Miso is a paste made from fermented soybeans, sea salt and a grain like fermented rice or barley. It is used widely in Asian food as a seasoning and added to stews, sauces & dressings but principally it is used in miso soup.
Miso is one of the principal foods taken to restore the body to balance and to help maintain basic health. It is said that miso can help prevent heart disease, breast, and stomach cancer and help with radiation sickness.
Lung and Large Intestine Connection
Miso is particularly good for the digestive system and rich in digestive enzymes. To be brief, in Chinese Medicine, the lung meridian and large intestine are related & there are many articles in this field stressing the importance of gut health during the Covid 19 time.
Balance and equilibrium
Miso soup is a fantastic way to kick start the day! There are many recipes but personally I like to balance the soup with root vegetables to ground us (oh my we all need to ground & be in the present at the moment!) Round vegetables to relax our central organs (Yep, many people have a tight solar plexus even when not in lockdown) and leafy greens for our lung energy . . . and to lift our spirits!
Let’s get cooking!
A postage size piece of wakame soaked for 10/15 minutes in a little water
1 Onion sliced in half moons
Root vegetables such as carrots, turnips, parsnips . . . one or several of the above cut in the julienne method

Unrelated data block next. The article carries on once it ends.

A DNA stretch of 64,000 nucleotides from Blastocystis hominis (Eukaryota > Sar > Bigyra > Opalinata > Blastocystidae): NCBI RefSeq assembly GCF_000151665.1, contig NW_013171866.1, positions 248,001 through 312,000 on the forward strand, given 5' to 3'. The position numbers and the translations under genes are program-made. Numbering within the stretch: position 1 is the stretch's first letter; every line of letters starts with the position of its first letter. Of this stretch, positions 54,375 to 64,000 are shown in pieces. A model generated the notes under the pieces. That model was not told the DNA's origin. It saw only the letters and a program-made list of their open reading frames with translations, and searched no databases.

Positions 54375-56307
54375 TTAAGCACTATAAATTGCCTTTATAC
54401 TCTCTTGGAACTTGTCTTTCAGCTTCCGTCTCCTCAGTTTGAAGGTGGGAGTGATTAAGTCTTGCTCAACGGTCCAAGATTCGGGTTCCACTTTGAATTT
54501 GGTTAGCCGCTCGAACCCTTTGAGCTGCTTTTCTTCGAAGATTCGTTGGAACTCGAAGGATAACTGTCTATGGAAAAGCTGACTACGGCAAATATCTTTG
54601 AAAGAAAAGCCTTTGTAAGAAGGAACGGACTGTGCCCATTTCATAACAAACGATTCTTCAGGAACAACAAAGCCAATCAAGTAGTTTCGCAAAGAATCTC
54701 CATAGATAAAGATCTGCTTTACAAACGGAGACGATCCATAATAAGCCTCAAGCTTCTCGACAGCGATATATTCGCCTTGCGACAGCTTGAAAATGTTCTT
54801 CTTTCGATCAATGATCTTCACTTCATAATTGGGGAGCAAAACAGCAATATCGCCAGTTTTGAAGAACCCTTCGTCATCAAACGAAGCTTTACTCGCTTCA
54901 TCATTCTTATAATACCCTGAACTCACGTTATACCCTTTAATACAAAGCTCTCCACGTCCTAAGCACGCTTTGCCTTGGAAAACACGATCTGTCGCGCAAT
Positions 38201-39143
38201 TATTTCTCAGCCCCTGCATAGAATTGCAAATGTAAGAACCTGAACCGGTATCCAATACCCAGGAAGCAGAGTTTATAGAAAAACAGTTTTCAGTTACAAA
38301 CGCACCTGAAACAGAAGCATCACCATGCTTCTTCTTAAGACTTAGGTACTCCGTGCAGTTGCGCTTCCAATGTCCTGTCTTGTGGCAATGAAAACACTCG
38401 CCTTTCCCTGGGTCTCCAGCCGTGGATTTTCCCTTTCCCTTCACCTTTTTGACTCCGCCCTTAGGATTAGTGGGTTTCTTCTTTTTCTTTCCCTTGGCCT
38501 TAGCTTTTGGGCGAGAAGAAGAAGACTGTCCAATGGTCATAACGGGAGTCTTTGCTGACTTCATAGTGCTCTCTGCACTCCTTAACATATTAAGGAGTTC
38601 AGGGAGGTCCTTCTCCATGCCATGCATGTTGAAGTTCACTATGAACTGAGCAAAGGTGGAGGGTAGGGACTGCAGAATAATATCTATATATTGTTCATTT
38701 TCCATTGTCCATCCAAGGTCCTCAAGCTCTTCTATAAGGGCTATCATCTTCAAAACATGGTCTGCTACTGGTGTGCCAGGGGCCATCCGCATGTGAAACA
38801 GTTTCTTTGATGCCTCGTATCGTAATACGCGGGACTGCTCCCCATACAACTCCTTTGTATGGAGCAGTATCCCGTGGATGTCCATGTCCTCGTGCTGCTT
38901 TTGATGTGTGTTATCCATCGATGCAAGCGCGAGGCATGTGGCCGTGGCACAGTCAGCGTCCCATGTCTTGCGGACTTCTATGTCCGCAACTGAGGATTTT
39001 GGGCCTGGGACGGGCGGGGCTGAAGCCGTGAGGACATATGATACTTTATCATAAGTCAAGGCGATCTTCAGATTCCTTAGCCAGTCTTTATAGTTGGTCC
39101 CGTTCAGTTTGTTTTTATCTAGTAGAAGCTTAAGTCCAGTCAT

Round vegetables such as pumpkin & or cabbage chopped
A leafy green such as greens, or broccoli, bok choy, kale
Pinch of sea salt
Olive or sesame oil (optional)
Mugi miso (or hatcho or shiro miso but usually Mugi (barley) miso is used and parsley or chives, or spring onion to garnish
And off we go!
Oil or water sauté the onions for about 5 minutes, add a pinch of salt & sauté for another 5 minutes stirring frequently. Then add the root veg, the wakame cut into pieces, followed by the round veg after a few minutes and lastly the leafy green. Add water (or stock) and bring to the boil, reduce heat, and simmer for 10 more minutes. Also the leafy green can be added right at the end if kale or bok choy which require very little cooking.
Dilute ½- to 1 teaspoon per cup of water of miso & slowly add to the soup, let it cook for about 3 minutes so as to release the enzymes but never boil miso as it’s many properties can be lost. Serve & add garnishing!